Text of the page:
“It was right for me as Prime Minister with the full support of the Cabinet and in drawing on the advice of security and military officials to take the decision on this military strike last weekend and for Parliament to be able to hold me to account for it,” she said.

“By contrast, a War Powers Act would remove that capability from a Prime Minister and remove the vital flexibility from the convention that has been established, for it would not be possible to enshrine a convention in a way that is strong and meaningful but nonetheless flexible enough to deal with what are by definition unpredictable circumstances.”

Mrs May added that a War Powers Act would mean smaller scale and targeted military action such as that over the weekend in Syria “would become unviable”.

2 hours ago

Tory MP Andrew Bridgen drew laughs in the Chamber with a sideswipe at Jeremy Corbyn, suggesting the Labour leader would not authorise military action even if the Isle of Wight were invaded.

He said: “Some in this place would not have authorised military action to retake the Falkland Islands in 1982 and I’m afraid I think some people wouldn’t authorise military action to retake the Isle of Wight if it were invaded.”

2 hours ago

‘Research shows that when women are involved in peace processes, they last much longer. That’s why we’re making changes,’ writes Commonwealth minister Lord Ahmad independent.co.uk/voices/stop-wa…

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May reiterates that intelligence, though it shared with those on the privy council, cannot be shared with members of Parliament before the attack on Syria at the weekend. 
If I could to the House before the action, May says she would have shared the breadth of the action. “In doing so, we would have failed to stand up to Assad in the face of this atrocity.
“We would have failed to stand up to the global consensus that these weapons should never be used.”

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Prime Minister Theresa May began by paying tribute to the “professionalism, dedication and courage” of the Armed Forces.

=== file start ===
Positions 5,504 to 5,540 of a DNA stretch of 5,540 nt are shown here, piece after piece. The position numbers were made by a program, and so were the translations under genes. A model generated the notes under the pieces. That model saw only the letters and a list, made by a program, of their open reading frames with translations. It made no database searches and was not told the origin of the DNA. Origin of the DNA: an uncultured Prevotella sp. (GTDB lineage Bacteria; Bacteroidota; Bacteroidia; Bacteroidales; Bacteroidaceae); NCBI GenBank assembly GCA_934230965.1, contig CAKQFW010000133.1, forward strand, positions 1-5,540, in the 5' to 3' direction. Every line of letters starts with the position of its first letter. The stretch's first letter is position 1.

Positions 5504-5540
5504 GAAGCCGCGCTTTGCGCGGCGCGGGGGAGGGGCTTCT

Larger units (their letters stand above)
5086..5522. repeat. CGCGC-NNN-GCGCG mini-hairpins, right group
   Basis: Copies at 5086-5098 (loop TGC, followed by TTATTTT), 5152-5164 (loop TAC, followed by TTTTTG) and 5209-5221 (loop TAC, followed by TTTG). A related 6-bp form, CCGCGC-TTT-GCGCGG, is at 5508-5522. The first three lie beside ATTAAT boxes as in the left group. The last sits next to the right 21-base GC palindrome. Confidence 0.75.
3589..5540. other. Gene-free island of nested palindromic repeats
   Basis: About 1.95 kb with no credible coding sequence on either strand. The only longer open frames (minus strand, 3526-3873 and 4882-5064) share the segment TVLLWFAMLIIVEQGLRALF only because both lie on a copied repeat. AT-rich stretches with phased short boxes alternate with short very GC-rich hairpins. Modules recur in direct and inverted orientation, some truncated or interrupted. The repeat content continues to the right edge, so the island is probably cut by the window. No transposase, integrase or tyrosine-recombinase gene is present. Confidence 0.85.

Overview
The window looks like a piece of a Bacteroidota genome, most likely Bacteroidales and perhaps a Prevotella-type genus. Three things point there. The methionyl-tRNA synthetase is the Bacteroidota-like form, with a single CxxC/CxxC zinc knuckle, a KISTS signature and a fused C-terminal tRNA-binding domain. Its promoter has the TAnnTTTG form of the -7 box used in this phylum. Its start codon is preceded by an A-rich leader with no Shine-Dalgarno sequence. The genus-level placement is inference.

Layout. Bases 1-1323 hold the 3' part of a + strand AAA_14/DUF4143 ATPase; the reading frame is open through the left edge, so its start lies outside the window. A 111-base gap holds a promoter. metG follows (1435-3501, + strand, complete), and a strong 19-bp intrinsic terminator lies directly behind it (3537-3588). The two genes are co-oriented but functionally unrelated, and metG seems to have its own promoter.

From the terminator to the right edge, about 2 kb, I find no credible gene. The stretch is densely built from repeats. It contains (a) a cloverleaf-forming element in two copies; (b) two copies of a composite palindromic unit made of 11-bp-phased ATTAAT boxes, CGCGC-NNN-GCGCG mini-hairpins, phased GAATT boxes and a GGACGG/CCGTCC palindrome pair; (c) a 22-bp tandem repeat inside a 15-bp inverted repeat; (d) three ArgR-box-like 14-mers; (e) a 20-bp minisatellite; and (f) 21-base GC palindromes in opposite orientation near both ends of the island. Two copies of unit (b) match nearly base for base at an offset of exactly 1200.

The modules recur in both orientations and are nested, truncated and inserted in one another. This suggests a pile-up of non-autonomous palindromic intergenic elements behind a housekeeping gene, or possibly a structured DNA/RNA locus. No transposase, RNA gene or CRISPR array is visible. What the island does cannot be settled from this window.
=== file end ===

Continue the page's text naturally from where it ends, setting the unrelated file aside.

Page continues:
She said: “There is no graver decision for a Prime Minister than to commit our service men and women to combat operations. Understanding where authority and accountability for their deployment and employment lies is of vital importance.

“So let me begin by being absolutely clear about the Government’s policy in relation to the convention that has developed, because there is a fundamental difference between the policy and the perception of it that is conveyed in the motion before us today.”

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Theresa May is now responding to Jeremy Corbyn’s opening remarks.
She says the assumption of the convention that no decision can be taken without parliamentary approval is the “wrong” interpretation of that convention.

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Mr Corbyn added: “It seems the convention established in 2003 and in the Cabinet manual is being tossed aside as simply being inconvenient.

“I believe it is necessary and urgent that this House has the opportunity to discuss its rights and responsibilities in decisions on UK military intervention, which is not currently codified by law and which, as we’ve discovered in recent days, cannot be guaranteed by conventions alone.

“The Prime Minister’s actions are a clear demonstration of why Parliament must assert its authority on this subject.”

3 hours ago

“There is no more serious issue than sending our armed forces to war,” Corbyn says.
“The Executive must be the servant of Parliament – not the other way round.” 

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I’ve been in Salisbury for a briefing on decontamination work starting in Salisbury after the nere agent attack on… twitter.com/i/web/status/9…

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Introducing debate on military intervention Jeremy Corbyn urges MPs attempting to intervene to “take a break” and try and read some of the Chilcot report.